Eruptions on the other hand are when the lava and/or rocks are suddenly expelled from a volcano nearby (like in Hudson’s Adventure Island 3), or from the interior of the volcano in which you are in (like in Megaman X 5). They are fast but brief, so you better take cover before it’s too late.

God Dammit Alia!


Among the enemies that we can face here, there is not much variety in comparison with water levels. Let’s be real, there aren’t many animals that would like to live near an active volcano. Which means that most of the enemies aren’t normal creatures, such as…

Living Fire

Not very original, but an enemy made of fire or lava is actually not as dumb as it sounds. In fact, there are some legends or tales about creatures made of fire such as Hitodama (a Japanese ghost described as a ball of fire), the Salamander (a lizard that is immune to fire), and Cherufe (a humanoid creature made of rock and magma). In video games these creatures have several forms. We have the classic living fireballs with evil little eyes like the Bomb monsters from the Final Fantasy franchise. The humanoid ones as the flare dancer in the Legend of Zelda: Ocarina of Time. And the ‘slime type creature’ made out of lava (remember what I said about slimes), like Slugma and Magcargo from Pokemon.  Not to mention that all the enemies hurt you by contact, which actually makes sense. This is why their main attacks involve using their own body as a weapon; throwing fire balls, creating larger flames, or exploding.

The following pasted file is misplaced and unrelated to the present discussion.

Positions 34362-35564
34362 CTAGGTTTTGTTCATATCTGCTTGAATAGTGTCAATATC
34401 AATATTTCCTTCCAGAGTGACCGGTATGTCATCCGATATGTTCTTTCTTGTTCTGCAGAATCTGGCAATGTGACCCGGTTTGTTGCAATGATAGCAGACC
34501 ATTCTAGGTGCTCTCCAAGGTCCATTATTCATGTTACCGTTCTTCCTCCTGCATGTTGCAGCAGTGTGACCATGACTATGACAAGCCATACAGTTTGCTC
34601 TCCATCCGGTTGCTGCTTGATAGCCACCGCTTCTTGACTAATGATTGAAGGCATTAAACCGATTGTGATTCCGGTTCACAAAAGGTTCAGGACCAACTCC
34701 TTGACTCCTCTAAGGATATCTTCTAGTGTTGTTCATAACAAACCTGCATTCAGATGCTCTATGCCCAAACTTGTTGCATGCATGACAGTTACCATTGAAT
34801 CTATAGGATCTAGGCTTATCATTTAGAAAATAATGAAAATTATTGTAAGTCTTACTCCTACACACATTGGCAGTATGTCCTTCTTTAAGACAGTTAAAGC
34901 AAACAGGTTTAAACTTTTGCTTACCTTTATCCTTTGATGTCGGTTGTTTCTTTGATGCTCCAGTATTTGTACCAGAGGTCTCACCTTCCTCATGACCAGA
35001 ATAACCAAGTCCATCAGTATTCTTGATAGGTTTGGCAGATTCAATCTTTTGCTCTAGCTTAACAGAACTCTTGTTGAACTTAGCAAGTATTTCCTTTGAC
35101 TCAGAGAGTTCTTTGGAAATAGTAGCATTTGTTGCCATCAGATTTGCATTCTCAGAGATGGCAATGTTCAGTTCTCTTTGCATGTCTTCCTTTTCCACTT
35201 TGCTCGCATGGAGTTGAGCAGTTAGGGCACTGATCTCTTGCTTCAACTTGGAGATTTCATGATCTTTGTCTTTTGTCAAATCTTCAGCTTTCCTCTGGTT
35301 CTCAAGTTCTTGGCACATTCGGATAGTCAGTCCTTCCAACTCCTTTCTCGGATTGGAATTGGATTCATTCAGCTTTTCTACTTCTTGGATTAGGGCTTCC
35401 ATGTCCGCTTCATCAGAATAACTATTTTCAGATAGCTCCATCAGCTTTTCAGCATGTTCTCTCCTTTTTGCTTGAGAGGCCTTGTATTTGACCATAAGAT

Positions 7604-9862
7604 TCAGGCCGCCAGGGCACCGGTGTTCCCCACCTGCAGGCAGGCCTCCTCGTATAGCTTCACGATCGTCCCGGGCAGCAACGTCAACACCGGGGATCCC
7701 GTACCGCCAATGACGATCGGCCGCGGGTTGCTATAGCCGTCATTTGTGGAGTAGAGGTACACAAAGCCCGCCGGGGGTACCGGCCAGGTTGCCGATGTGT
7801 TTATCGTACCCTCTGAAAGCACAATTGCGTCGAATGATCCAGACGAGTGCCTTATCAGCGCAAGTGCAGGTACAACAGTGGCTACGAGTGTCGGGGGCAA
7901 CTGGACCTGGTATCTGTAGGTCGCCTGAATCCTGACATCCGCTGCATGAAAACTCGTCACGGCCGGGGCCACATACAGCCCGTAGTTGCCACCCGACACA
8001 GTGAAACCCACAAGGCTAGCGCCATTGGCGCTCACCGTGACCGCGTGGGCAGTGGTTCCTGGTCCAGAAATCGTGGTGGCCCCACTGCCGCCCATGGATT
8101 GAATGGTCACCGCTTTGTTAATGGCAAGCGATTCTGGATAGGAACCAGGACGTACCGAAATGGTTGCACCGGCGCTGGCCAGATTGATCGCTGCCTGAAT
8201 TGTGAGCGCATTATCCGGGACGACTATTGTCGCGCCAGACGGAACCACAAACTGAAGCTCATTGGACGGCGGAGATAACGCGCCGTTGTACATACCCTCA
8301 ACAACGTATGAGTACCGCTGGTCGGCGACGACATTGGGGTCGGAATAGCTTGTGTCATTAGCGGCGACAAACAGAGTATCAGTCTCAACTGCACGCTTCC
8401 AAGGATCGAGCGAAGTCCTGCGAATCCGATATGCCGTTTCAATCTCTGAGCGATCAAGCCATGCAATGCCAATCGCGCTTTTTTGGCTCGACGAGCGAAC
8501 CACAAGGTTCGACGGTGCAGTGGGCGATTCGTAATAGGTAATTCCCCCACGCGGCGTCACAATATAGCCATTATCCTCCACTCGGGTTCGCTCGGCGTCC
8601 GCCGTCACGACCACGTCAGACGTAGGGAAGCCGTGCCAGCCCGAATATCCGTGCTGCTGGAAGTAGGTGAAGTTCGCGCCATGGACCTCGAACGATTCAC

Dragons and Phoenixes

Dragons are essentially big-ass reptiles on steroids, and like any other reptile they have a preference for hot places, but as they are dragons they don’t care for the heat of Florida or the Sahara…. oh no, instead, they go for the heat that only the Magmar of a freaking volcano can offer. Volvagia from TLOZ: Ocarina of time, the Dragon God in Demon’s Souls and Bowser from the Super Mario Bros franchise all have some experience with this kind of heat. You don’t only have to be aware that these guys can eat you with one bite, burn you to death or squeeze you with huge claws until your brain explodes, but also that if you fall into the pit of lava you are totally toasted.

If somehow, you managed to complete most of the level without finding a dragon then: “Hooray!” But that doesn’t matter too much because that probably means that your boss would be a Phoenix. If you don’t know what Phoenix is then don’t worry because I’m going to give you a quick summary. In Greek Mythology the Phoenix is a legendary bird known to resurrect after dying and turning into ashes, which in video games translates to a bird set on fire or totally made out of fire. This bird also tends to throw giant balls of fire at you if you are not careful and flies around the stage at top speed like a jackass.

Robots and Golems